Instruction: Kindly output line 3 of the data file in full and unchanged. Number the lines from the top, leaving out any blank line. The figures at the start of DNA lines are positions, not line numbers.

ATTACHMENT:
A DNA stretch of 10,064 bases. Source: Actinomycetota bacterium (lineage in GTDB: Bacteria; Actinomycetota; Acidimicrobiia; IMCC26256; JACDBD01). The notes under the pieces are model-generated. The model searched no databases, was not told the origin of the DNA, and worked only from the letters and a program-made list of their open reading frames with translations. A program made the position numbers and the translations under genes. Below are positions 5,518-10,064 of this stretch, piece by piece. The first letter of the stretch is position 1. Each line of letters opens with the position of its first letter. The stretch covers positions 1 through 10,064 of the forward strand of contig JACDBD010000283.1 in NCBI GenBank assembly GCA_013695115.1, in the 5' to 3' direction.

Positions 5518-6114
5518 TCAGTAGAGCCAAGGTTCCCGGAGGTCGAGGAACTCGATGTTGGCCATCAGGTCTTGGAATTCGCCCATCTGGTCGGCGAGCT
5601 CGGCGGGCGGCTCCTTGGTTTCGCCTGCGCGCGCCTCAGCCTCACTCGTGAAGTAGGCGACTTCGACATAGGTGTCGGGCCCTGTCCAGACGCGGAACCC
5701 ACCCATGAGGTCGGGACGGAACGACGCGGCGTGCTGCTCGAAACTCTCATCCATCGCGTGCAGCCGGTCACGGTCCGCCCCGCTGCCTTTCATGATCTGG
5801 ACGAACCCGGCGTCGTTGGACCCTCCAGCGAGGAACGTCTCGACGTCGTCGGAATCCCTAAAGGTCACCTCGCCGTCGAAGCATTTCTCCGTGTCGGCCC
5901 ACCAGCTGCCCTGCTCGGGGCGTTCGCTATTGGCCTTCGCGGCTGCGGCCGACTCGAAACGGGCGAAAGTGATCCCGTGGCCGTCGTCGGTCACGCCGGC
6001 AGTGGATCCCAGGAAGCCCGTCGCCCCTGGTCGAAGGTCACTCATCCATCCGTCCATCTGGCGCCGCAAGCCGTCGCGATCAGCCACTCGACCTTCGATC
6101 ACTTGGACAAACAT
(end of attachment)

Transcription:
5518 TCAGTAGAGCCAAGGTTCCCGGAGGTCGAGGAACTCGATGTTGGCCATCAGGTCTTGGAATTCGCCCATCTGGTCGGCGAGCT